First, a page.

Way back in maybe 8th grade or so, I wrote a page of thinking about my epiphany that I didn't need to be afraid. I might still have that notebook, even - I remember seeing it a few times in later years, which is probably why that memory sticks with me even now. It was a realization about, well ultimately I think it was about the fact that we get to choose our own value systems, though I wouldn't have put it that way at the time. But it was a shift, triggered by seeing that the thing I was afraid of (the judgement of other adolescents, basically) wasn't inherently imbued with the power to determine my worth or value.  Seeing that I could decide that their potential opinions wouldn't hold that power over me...

Of course, this was at a middle school youth group retreat, and I wasn't becoming self-authoring at that age - I was just expanding a bit in my socialized-mind development. The meaning that I had intuitively ascribed to the judgements of my peers, I redirected towards "God", who was at that time a big kindly dude who directly wrote every word of the Bible I had read cover-to-cover including all the archaic bits but the youth pastors camped on all the God-loves-you bits and anyways. That's all an aside at the moment.

When I saw that I could orient myself towards an all-powerful, all-loving source of value and validation, in contrast to my social fears... I mean, it wasn't separate, the seeing was the choosing in that same moment. I walked out of the worship session or whatever (maybe they were playing chubby bunny or eating live goldfish, true story, although I remember those so I must have walked out on something else), sat at a picnic bench, and wrote a page and a half about how I was free. (Hah, cue "Free" by Steven Curtis Chapman as soundtrack.)

Though something did shift in me in that moment, of course my mental wiring didn't all snap right into alignment. I spent my high school years deliberately becoming more outgoing, faking it until I had mostly made it, unshackling myself from that set of fears that made me timid, afraid to speak, afraid to be noticed. I did, led, captained, and won everything that moved in high school. Then in college I decided to relax and let go of resume-building as my main value mechanic, got some B's and played a lot of video games.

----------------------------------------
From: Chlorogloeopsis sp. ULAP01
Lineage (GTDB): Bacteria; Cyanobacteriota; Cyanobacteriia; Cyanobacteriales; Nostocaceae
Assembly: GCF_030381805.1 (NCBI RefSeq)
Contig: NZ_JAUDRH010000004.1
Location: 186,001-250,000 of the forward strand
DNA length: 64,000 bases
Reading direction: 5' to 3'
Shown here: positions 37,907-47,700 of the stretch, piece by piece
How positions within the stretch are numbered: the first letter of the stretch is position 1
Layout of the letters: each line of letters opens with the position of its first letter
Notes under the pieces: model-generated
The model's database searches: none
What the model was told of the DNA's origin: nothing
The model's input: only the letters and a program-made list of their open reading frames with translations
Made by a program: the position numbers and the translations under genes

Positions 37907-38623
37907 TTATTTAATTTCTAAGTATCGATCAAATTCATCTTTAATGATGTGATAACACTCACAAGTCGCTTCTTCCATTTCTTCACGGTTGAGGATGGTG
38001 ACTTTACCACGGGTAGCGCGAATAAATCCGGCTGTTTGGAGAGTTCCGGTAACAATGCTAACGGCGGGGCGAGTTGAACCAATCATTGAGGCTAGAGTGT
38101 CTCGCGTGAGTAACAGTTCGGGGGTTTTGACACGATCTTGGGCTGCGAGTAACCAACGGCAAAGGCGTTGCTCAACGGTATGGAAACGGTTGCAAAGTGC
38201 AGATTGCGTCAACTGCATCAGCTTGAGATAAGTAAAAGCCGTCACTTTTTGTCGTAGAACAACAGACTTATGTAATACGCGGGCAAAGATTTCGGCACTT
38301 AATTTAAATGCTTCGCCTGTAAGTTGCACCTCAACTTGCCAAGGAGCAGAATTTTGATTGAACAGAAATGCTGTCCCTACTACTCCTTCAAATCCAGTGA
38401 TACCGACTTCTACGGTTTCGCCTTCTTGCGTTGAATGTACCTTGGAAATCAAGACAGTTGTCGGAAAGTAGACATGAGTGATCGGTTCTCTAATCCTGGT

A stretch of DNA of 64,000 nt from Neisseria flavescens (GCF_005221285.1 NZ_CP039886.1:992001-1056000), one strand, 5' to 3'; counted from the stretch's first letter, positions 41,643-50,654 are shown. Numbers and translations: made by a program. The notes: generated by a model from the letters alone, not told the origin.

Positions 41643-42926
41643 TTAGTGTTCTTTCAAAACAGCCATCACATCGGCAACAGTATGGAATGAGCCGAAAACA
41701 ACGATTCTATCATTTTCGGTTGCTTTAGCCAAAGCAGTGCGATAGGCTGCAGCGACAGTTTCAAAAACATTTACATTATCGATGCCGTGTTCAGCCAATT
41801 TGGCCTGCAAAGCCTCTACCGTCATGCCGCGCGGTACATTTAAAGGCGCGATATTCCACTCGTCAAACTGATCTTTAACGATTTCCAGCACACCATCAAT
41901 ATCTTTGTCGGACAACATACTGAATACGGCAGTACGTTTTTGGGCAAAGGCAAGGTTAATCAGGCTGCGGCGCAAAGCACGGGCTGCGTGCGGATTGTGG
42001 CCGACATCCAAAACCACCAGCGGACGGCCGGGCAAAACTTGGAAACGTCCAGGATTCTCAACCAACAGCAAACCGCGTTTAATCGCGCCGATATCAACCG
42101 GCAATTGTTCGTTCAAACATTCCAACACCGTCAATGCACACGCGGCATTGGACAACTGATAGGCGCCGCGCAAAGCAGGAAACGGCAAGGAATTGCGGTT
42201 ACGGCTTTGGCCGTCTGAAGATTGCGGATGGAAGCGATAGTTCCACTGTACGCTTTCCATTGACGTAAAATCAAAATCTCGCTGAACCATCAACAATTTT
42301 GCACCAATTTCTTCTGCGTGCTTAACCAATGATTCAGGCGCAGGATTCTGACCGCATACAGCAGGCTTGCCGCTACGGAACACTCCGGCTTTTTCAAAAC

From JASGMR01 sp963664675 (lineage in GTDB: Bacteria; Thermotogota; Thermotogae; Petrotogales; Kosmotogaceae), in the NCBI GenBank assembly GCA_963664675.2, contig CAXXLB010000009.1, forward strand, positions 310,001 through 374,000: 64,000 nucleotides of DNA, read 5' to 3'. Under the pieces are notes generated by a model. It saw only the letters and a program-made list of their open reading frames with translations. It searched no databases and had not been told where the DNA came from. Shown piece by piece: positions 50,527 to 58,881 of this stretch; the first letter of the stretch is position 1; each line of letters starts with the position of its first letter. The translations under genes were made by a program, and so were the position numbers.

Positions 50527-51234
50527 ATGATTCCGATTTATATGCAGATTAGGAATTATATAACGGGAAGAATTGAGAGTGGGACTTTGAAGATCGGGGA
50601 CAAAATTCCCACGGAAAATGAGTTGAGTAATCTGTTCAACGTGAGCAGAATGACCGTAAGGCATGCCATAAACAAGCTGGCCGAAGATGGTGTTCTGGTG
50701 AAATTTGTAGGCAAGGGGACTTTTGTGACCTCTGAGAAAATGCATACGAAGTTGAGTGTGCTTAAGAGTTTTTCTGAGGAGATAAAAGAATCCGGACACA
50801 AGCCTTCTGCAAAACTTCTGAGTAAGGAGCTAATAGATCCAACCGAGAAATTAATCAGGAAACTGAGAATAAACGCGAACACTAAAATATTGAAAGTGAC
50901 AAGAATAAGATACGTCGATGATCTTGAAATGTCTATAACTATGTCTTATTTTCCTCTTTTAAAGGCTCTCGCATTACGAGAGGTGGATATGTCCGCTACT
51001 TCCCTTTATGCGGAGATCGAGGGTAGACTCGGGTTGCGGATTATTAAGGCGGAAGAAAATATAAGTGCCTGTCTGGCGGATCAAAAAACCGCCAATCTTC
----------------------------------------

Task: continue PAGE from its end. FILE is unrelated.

Fast forward another 20 years (yikes, so basically live another lifetime, relative to that point) and here I am, exercising my latest developmental expansion by being as authentically myself out in (online) public as all my teenage friends on LiveJournal or Xanga (well, maybe most of those were pseudononymous, but still). Ha! This feels like an integration for me, though - a consolidation, a trailing puzzle piece, not the leading edge. Wait... <thinking> although, the "why now" is that it has actually been unlocked by a recent growth edge, which I'd characterize as "getting comfortable with a self that spans multiple contradictory value systems". Letting go of the illusion that I could be coherent and have everything tied together in one system that would make sense from all angles.

As I've rewritten parts of myself over the last decade, upgrading to self-authorship in deeper parts of my identity that kept coming loose (seeing the movability, again), those bigger perspectives didn't want to fit together neatly. I wouldn't have said that I was afraid to be myself or to show my true self to anyone... and yet I still viewed it as hypocrisy to show different faces, different masks, different selves to different audiences in different spheres, which I did quite adroitly. I couldn't admit the complexity within myself to myself, let alone others.

Until, I stumbled into beginning what I'll now call the transition into self-transforming, a few years ago. I'll definitely need to explain later all the Kegan stage vocabulary I'm using here to model my development, but yeah that Art of Developmental Coaching course came just at the right time, as I had hit the limits of my self-authorship in the workplace in 2018, unable to keep up with the complexity of the changes I was trying to induce with the self-identity I had previously constructed.

This was about a year ago:

And so, that random flashback to 8th grade turns out to have been an explanation of (and integration into) of this latest shift, what I imagine is a pretty cryptic and nonsensical tweet to anyone hasn't bumped against those same rocks in their journey. It still may not make much sense to you, reader - I'm still mushy myself, on how there's a meta-level where it does make sense that things don't make sense in the "normal" frame. Buuut I'm doin' it and it works! I'll keep playing in this expansive and expanded space.